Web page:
The semiconductor stock is blasting back upward. Micron Technology Inc. (MU, Financial) had a nearly 8% gain Friday. An Evercore analyst said the stock looked good and buyers came back out of the woodwork with wallets open. The big DRAM manufacturer had been downtrending so steadily since April that the old growth equity might now qualify as a value stock.
For example, there’s the low price-earnings ratio of 16.12. That’s well below a similar chipmaker such as Taiwan Semiconductor (TSM, Financial), which sits with a price-earnings of 28. It’s also low when compared to the price-earnings ratio of the S&P 500 as measured by Shiller, right now at 39.64, just below the 1999 all-time high of 44.
Micron also trades with the relatively low price-book ratio of 2.11. Note that this is much lower than Taiwan Semiconductor’s 7.72 price-book metric. And then there’s the comparison to the Shiller price-book measure for the S&P 500, which comes in these days at a remarkable 4.84, the highest since 1999’s 5.1.
Does the company pay a dividend? That’s one of the questions required of a value stock, as elucidated by Benjamin Graham in his classic works on the subject. The answer in the case of Micron is yes, it does. The dividend yield was 0.48% at Friday’s closing price. It’s a small dividend, but it still counts.
What about the earnings record? Earnings per share this year are up 116.20%. Over the past five years, the earnings per share growth rate is 84.30%. Analysts think earnings will be decent enough in the coming 12 months that the “forward” price-earnings ratio is a 7.69 – an amazing figure for a growth stock in the tech sector.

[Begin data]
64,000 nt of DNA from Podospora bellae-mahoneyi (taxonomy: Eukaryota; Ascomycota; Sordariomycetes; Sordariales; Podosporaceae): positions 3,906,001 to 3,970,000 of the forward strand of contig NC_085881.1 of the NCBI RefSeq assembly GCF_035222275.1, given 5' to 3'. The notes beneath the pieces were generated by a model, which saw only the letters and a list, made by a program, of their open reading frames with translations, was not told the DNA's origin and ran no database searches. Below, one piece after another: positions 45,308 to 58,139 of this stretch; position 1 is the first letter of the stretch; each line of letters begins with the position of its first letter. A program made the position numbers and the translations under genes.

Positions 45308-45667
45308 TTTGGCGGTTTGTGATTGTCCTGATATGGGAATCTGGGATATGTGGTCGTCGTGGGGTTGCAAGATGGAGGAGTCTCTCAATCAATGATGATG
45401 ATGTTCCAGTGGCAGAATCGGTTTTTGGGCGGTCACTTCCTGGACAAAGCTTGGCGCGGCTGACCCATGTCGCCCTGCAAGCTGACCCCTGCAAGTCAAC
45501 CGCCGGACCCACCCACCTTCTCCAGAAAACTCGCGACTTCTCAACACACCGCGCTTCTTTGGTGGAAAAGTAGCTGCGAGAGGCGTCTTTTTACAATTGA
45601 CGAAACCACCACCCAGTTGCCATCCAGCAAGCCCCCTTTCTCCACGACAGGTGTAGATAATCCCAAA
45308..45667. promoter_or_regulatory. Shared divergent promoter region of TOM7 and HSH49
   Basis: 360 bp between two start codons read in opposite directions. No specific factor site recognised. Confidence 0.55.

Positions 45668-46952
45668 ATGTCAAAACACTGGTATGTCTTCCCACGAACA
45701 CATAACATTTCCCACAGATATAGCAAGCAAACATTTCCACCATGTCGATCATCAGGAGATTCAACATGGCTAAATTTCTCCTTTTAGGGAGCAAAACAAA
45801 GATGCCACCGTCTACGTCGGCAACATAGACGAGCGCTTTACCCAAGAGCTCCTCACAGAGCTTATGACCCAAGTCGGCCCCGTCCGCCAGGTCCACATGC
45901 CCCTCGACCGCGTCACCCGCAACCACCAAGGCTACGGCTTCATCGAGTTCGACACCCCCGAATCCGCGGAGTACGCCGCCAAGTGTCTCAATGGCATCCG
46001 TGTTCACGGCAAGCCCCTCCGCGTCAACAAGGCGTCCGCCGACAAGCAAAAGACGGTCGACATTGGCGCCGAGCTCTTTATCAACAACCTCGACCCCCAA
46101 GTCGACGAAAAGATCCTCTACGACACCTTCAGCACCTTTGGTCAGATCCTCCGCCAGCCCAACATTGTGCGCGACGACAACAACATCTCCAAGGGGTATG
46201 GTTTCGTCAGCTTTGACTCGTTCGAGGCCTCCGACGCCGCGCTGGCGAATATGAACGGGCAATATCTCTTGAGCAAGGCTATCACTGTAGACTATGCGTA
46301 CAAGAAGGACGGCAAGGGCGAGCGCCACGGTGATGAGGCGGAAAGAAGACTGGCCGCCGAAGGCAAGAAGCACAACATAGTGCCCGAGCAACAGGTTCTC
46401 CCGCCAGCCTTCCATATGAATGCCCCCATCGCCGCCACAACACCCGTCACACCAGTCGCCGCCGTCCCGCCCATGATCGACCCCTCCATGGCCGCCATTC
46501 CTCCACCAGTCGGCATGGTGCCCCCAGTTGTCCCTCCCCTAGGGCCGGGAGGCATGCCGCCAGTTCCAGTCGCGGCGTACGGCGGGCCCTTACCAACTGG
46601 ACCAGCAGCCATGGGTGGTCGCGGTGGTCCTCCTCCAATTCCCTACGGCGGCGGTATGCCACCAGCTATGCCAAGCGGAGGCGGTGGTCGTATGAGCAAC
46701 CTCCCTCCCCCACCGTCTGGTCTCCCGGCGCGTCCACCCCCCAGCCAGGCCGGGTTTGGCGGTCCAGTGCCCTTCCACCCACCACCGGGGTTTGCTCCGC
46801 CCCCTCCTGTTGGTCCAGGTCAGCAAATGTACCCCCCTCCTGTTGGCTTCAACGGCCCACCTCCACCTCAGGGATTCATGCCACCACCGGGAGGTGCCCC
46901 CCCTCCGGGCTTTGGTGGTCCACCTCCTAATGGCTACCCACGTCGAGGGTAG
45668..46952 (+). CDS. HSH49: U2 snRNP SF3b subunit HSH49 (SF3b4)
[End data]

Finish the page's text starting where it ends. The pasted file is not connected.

The GuruFocus summary of Micron’s financials shows five good signs, two medium warning signs and one severe warning sign.
Whatever the future holds for the stock market as a whole or for the semiconductor chipmakers as a whole, these are the types of metrics typically associated with, well, value. That Micron found many more buyers than sellers this week and took off above a previously declining trend line indicates that some serious investors may be taking notice of it.
Note that huge average daily volume of 16.88 million shares on the New York Stock Exchange makes it possible for large institutional investors to participate. Big money should not have a problem getting in or out of Micron with that kind of liquidity -- with the caveat that certain trading sessions may be less ordinary than other sessions, of course.